The Uncertainty of Medical Evidence in Critical Care: Jeff Drazen
Jeff Drazen delivers a powerful message on the use of medical evidence in critical care.
Medicine is powered by knowledge… but how can we know what is true?
How do we deal with uncertainty in a setting where outcomes are not closely related to known variables? For example, although there are a few people who have survived falling from an airplane at high altitude, it is a rare event.
Thus, a test to determine how to prevent death from such a disaster would only take a small number of participants to see if a particular method works. In contrast, when considering a medical condition where a large fraction of people might seemingly “recover” without treatment, such as tuberculosis, how does one determine if a treatment is effective?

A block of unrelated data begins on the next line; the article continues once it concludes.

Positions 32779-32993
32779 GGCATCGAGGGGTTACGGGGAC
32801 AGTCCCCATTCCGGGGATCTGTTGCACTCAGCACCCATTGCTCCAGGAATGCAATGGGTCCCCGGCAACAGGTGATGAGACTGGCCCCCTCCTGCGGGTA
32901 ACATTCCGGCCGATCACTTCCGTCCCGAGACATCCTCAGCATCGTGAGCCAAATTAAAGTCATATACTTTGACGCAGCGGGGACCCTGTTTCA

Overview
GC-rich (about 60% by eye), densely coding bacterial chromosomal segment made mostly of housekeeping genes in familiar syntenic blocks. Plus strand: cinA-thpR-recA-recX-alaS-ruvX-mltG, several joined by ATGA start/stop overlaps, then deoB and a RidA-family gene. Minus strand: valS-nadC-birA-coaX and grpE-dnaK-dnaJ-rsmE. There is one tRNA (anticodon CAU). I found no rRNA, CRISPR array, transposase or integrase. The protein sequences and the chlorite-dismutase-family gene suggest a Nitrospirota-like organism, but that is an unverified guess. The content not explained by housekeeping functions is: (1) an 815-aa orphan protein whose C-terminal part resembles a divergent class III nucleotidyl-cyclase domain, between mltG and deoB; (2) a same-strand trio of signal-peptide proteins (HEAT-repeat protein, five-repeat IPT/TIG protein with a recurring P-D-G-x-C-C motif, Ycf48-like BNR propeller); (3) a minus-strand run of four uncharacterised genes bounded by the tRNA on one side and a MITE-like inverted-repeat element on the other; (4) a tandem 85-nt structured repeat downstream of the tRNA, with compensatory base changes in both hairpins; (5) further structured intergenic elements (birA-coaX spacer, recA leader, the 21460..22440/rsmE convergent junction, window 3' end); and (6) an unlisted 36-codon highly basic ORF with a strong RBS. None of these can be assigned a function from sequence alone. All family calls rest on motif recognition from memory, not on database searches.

In this talk Jeff discusses the trials surrounding blood glucose control in the Intensive Care Unit (ICU). The way we have dealt with increased blood sugar levels in critical care has changed over time.
One single centre paper was the catalyst for a move toward tighter glucose control for patients in ICU. The novel question and well-designed study, meant that this paper was published in a prestigious journal. This was despite there being questions surrounding its validity. In the interim, the initial data had informed policy. Therein lies the problem.
Join Jeff Drazen as he highlights the uncertainty of medical evidence in critical care.
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